The Valdosta Heritage Foundation Board of Directors voted at their February meeting to make Valdosta's oldest house available to a private entity to be used as a premiere indoor and outdoor events center, provided the land use is approved by the Valdosta City Council.
The J.T. Roberts House, named after Valdosta's first mayor, was gifted in 1999 to the Valdosta Heritage Foundation by Katherine Reddles and Bootsie Smotherman, descendants of J.T. Roberts. The Victorian 1891 Queen Anne style home, located at 216 Wells Street, features two-stories with an attic and a tower, and it is surrounded by other impressive historic homes in the Fairview neighborhood which is listed on the National Register of Historic Places.
Following the fire on Jan. 26, 2011 that severely damaged the Roberts House, the Valdosta Heritage Foundation raised the required funds to restore the historic home. Since then, however, the foundation had not completed the interior restoration because they were studying the best use for the house. As a result of the study, the Valdosta Heritage Foundation Board designated the Roberts House for use as an events center for functions such as weddings, receptions, dinners, conferences, parties and showers.
In spite of the 2011 fire, the Valdosta landmark has retained most of its original historic features. The renovated house will feature large open spaces on the first floor, a catering kitchen, and multiple restrooms to accommodate large and small groups.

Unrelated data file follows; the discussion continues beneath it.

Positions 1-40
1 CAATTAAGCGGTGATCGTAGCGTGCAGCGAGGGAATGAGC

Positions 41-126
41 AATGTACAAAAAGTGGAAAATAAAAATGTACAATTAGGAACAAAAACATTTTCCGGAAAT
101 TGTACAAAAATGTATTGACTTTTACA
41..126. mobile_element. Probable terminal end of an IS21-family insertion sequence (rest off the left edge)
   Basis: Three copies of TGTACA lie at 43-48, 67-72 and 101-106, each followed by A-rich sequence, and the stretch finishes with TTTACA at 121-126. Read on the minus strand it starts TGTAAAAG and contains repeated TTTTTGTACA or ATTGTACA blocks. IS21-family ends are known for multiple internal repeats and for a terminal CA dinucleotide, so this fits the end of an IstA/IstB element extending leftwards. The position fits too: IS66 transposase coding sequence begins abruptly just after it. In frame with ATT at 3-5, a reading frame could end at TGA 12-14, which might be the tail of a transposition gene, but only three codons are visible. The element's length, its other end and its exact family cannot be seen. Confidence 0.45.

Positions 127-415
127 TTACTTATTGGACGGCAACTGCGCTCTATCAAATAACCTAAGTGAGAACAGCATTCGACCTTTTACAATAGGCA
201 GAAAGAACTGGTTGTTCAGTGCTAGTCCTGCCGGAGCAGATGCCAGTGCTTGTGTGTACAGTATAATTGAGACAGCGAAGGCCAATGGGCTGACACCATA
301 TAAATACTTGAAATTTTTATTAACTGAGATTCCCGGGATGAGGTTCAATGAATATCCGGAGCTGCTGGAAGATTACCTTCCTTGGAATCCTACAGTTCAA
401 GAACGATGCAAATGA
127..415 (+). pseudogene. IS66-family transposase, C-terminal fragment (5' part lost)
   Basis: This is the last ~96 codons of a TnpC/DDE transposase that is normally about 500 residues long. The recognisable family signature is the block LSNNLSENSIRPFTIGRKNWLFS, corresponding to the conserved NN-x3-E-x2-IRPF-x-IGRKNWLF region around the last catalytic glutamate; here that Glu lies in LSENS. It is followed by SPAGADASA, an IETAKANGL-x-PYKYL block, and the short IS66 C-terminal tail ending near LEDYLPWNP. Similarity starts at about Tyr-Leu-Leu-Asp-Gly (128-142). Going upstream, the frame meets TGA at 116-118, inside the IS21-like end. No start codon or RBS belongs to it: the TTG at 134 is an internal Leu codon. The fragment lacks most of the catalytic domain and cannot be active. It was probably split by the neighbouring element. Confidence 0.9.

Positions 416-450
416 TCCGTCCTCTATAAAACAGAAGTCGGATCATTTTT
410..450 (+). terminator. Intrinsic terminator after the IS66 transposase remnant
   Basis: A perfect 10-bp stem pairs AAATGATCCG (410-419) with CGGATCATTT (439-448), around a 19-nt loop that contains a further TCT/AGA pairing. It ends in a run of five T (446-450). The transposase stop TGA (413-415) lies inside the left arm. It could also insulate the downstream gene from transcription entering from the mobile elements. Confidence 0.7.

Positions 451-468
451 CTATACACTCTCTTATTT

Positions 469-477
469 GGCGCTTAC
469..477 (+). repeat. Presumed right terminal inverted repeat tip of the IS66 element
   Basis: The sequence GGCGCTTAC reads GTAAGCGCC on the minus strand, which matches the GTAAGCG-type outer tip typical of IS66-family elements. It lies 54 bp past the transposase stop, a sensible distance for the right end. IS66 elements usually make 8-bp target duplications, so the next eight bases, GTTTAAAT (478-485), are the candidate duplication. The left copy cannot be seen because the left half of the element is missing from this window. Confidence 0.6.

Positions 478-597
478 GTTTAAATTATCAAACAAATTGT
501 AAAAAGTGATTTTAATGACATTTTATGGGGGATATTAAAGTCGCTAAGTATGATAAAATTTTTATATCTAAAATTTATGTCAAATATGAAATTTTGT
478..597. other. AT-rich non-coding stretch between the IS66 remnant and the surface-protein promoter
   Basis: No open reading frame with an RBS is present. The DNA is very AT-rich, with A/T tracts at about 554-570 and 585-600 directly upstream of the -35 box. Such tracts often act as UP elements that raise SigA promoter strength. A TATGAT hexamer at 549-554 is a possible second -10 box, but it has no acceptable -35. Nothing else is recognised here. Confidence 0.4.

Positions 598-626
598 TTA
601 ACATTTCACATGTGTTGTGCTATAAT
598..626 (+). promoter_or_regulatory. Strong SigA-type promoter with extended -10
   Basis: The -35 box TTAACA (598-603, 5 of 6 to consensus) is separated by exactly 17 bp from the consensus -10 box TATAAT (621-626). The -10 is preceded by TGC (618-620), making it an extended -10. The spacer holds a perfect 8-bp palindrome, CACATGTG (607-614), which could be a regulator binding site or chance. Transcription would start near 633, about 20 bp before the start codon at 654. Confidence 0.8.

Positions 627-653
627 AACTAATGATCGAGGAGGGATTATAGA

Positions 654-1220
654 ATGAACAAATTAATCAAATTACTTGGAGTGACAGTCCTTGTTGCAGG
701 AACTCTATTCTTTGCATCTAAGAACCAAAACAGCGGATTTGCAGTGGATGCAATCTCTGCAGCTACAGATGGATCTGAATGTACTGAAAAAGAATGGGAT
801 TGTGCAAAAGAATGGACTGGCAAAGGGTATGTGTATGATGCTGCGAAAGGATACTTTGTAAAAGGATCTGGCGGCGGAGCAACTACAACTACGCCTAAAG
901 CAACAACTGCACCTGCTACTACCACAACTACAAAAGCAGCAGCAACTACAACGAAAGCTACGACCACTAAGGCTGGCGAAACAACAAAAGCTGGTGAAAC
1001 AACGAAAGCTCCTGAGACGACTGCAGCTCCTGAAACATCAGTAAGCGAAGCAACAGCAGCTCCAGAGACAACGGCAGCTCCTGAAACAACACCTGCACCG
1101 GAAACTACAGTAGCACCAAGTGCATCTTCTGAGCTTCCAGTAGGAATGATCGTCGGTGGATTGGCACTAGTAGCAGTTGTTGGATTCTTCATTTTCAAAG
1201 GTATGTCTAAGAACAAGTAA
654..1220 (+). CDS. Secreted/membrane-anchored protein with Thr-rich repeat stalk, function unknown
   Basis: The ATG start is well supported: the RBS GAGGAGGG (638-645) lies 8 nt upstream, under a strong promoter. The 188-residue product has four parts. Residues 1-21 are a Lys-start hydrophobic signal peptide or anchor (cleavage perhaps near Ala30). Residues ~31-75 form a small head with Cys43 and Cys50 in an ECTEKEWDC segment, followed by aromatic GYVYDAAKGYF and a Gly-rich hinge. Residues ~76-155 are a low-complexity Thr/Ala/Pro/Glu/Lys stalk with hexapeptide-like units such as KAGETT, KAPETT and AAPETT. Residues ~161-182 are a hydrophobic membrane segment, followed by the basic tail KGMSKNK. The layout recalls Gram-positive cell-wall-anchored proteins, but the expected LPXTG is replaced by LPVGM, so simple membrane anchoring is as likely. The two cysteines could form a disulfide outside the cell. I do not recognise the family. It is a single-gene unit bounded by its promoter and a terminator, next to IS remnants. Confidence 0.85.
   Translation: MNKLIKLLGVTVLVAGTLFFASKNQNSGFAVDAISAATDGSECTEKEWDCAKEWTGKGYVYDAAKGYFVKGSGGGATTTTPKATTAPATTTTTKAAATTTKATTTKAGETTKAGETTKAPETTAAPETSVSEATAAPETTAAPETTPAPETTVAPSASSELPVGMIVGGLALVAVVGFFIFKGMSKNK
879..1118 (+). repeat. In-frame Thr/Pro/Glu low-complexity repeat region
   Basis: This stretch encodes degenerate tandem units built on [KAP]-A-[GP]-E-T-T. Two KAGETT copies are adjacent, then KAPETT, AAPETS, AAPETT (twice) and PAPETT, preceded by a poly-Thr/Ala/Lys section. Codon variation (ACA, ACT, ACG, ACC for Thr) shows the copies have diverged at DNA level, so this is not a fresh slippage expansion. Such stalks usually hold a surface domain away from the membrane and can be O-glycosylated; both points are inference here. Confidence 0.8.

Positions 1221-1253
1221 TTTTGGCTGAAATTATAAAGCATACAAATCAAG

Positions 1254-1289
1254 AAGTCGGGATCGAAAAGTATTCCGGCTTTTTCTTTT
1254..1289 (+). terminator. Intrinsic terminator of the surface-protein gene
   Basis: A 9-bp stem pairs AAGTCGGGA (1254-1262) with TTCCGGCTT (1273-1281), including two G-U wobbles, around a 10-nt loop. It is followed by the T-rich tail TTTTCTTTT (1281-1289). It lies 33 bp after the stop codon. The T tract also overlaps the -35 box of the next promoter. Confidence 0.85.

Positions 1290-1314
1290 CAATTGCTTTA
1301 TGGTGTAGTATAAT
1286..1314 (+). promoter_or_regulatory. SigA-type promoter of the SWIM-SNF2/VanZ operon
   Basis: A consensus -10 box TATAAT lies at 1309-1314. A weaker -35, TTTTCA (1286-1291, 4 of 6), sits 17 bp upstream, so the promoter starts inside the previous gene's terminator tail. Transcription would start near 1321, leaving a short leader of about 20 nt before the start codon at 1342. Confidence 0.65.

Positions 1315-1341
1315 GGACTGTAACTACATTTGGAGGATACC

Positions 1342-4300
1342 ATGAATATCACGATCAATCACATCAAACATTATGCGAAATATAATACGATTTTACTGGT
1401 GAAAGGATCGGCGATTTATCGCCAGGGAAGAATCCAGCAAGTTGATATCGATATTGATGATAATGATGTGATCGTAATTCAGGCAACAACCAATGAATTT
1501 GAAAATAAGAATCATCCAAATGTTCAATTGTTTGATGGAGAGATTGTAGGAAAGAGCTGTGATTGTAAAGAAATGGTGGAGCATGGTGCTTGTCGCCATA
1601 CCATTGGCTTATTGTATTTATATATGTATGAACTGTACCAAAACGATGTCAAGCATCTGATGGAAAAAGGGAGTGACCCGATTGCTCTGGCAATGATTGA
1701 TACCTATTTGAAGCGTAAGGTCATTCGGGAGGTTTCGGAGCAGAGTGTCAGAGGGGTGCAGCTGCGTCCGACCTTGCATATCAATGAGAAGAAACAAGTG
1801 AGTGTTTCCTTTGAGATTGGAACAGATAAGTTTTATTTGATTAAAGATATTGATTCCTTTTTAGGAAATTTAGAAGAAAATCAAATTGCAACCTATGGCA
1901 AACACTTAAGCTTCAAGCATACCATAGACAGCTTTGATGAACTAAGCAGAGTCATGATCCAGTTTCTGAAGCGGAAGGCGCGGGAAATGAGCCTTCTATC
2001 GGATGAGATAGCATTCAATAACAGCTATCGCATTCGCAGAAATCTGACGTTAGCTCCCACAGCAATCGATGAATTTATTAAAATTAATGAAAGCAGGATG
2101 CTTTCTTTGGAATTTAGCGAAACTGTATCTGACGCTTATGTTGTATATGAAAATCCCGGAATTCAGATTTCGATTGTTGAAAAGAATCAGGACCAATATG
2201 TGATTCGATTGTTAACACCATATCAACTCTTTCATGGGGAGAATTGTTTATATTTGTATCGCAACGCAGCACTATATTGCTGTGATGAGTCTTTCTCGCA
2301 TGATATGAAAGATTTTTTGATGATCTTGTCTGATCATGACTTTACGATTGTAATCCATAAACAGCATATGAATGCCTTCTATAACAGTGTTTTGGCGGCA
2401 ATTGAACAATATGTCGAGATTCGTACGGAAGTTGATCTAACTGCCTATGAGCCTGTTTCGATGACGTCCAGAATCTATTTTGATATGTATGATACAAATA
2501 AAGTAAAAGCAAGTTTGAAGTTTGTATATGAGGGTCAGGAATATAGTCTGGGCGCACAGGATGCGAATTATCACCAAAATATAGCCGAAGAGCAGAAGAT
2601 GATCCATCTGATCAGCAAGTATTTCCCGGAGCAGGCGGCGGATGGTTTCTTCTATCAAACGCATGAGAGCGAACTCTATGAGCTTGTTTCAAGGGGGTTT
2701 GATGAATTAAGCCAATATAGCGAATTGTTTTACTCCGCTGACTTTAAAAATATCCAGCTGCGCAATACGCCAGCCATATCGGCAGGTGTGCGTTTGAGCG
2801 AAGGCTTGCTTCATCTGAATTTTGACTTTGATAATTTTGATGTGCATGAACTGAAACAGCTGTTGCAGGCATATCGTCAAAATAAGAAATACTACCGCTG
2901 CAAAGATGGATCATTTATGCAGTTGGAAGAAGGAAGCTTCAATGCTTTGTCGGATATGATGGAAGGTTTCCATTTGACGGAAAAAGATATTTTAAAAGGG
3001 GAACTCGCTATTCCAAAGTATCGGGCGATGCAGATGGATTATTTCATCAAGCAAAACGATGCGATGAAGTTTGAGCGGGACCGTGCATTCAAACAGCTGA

The second floor will be finished with its original four large bedrooms, and each will have its own full bath to be used for overnight accommodations. An original sunroom upstairs will be restored to a sitting room overlooking the vast camellia gardens. The famous balcony above the front porch where J.T. Roberts enjoyed his "fair view" of the neighborhood and Downtown Valdosta will also remain intact.
To the sides and rear of the property are several acres of land which could be further developed into additional gardens and used for a variety of outdoor events under tents or in the shade of old pecan trees. The gingerbread-laced front porch can be utilized for dinner, outdoor receptions, and other special events.
The grounds surrounding the house were designated in 2017 as part of the Georgia Camellia Trail because of its large variety of historic camellia plantings. Dozens of camellias can be seen blooming between November and March of each year, and the gardens are open to the public.
According to the Valdosta Heritage Foundation, the interior restoration of the Roberts House is set to be completed by the end of 2018.
For more information about the restoration and leasing options, contact James Horton at the Valdosta Historic Preservation Office at 229-259-3563. All inquiries regarding zoning and land use approval should be directed to Tracy Tolley in the Valdosta Planning and Zoning Division at 229-259-3563.